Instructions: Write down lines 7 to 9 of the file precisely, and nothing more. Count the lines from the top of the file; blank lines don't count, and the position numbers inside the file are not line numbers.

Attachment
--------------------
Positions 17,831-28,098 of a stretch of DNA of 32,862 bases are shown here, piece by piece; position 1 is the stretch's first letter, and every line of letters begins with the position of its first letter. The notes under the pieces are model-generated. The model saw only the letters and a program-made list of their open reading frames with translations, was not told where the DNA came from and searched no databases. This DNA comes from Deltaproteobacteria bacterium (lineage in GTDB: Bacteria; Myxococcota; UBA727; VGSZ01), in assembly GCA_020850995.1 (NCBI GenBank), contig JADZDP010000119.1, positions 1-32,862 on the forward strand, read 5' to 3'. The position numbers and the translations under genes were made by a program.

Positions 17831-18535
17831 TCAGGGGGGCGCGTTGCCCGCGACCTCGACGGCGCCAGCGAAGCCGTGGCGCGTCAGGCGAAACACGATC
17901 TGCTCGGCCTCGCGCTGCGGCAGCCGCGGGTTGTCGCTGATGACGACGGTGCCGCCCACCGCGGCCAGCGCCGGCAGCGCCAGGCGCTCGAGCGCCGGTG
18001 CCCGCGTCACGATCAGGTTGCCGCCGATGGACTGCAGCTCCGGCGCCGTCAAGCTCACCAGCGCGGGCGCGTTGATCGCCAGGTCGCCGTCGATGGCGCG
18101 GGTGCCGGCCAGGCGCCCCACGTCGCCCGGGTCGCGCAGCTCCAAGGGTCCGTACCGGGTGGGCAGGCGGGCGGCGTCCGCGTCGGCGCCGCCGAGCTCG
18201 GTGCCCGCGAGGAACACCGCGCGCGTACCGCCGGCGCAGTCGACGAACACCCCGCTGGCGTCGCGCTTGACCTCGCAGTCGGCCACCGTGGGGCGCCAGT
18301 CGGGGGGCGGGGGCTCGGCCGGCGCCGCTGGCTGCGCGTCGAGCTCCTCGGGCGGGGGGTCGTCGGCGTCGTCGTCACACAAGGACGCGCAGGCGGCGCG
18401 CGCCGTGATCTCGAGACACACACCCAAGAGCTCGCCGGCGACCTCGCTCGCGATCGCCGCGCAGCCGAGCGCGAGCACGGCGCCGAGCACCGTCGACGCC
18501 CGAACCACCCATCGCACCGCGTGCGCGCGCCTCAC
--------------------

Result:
18201 GTGCCCGCGAGGAACACCGCGCGCGTACCGCCGGCGCAGTCGACGAACACCCCGCTGGCGTCGCGCTTGACCTCGCAGTCGGCCACCGTGGGGCGCCAGT
18301 CGGGGGGCGGGGGCTCGGCCGGCGCCGCTGGCTGCGCGTCGAGCTCCTCGGGCGGGGGGTCGTCGGCGTCGTCGTCACACAAGGACGCGCAGGCGGCGCG
18401 CGCCGTGATCTCGAGACACACACCCAAGAGCTCGCCGGCGACCTCGCTCGCGATCGCCGCGCAGCCGAGCGCGAGCACGGCGCCGAGCACCGTCGACGCC